The cost is not just hardware. Anything IBM is going to be IBM supported and your business would have factored that into the ROI/TCO. The contracts are very expensive but you have the highest level engineers a phone call away and if you require it they can also remotely diagnose problems and have replacement parts in {n} hours based on the contract. Not everyone needs this of course which understandably leads many to question the cost.


Does anybody manage their own music collection anymore?

Quite a few people do. Some even have a self hosted web catalog of their collection and a sub-set of them link their instances together. [1][2] Linking to the software, not peoples collections. Most are in private circles.

[1] - https://github.com/ampache/ampache/wiki

[2] - https://ampache.org/#preview


I second this. Twitter and all other platforms need to start providing services that people might actually want to pay for and I do not mean blue checkmarks. Music, movies, games, E2EE messaging/mail, membership driven discounts to partners and so many more options... all with some guarantee of control over ones data and control over what third parties have access to ones data.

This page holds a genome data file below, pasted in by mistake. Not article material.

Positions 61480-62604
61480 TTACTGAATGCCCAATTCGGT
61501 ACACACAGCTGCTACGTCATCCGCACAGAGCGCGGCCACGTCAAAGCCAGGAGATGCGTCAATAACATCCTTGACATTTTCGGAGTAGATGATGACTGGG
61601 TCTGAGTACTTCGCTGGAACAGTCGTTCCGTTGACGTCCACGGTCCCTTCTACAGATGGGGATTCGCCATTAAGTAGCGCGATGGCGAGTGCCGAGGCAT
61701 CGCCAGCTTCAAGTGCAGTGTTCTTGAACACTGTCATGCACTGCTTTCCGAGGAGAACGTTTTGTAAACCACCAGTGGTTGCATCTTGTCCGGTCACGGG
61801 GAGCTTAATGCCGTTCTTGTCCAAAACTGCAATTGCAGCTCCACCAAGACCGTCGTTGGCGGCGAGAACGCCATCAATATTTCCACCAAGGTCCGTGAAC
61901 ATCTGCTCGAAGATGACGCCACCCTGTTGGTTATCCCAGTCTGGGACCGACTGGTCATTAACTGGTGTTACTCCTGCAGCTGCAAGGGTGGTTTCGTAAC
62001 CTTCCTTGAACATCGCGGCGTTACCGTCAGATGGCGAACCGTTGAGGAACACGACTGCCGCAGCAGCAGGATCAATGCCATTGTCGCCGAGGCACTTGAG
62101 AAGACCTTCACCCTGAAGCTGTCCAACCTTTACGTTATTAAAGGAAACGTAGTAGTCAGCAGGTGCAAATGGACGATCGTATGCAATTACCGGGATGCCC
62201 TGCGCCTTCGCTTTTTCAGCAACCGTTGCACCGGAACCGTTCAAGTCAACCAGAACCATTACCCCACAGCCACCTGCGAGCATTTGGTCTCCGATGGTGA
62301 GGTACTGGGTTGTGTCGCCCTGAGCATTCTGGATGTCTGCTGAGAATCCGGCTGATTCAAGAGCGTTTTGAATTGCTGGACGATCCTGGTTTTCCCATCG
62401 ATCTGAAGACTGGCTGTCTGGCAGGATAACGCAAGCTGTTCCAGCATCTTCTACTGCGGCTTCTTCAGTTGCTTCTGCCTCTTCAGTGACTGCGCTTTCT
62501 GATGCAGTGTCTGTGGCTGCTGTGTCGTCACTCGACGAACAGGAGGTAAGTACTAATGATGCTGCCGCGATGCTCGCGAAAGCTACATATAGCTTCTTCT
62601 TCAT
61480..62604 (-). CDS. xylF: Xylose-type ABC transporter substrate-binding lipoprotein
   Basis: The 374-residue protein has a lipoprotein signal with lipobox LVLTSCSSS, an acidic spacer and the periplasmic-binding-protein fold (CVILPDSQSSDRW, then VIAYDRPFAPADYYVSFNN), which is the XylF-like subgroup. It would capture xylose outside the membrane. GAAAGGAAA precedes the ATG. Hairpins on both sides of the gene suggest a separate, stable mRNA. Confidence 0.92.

Platforms have gone from obeying laws to obeying advertisers ethical and ideological preferences. Every member profile on every system should have checkboxes in a data-sharing tab that shows who wants my data and the platform should give me a financial incentive to leave the access enabled for said party and the ability to mute ads from each third party. If I leave ads from a specific advertiser unmuted then I get discount options with them.


Elon - Please make a US equivalent to the FairPhone. They will not sell it in the US [1]. It is a highly hackable, modular phone that by default runs a de-googled OS. There are endless opportunities to make custom modules people can swap out. Don't want bluetooth? Rip it out. Replace the 32MP camera with a 127MP FLIR camera? Swap it out. FM radio? Add one... and so on. I am not saying Fairphone does all this but rather Elon could.

My personal request would be a transceiver module that can operate from 50khz to 50ghz, all modes and unlocking transmit requires cutting a diode like most HAM gear. Include an app that acts as a SDR scanner.

The baseband modem should also be replaceable so when new {n}G specs become reality the phone can be upgraded to support new modes, frequencies, etc... One phone, any carrier. Get all of the modules approve-listed with all the carriers. Verizon are picky about approving some models of unlocked phones. Or acquire a few cellular providers.

[1] - https://support.fairphone.com/hc/en-us/articles/202005103


I am surprised they did not mention bone marrow transplants. There are some studies on nih.gov [1] showing results for Remission of Psychosis in Treatment-Resistant Schizophrenia following Bone Marrow Transplantation

As an interesting side note, it works both ways. A bone marrow transplant from a person with Schizophrenia to a person that previously did not will result in both having it.

[1] - https://www.ncbi.nlm.nih.gov/pmc/articles/PMC5613125/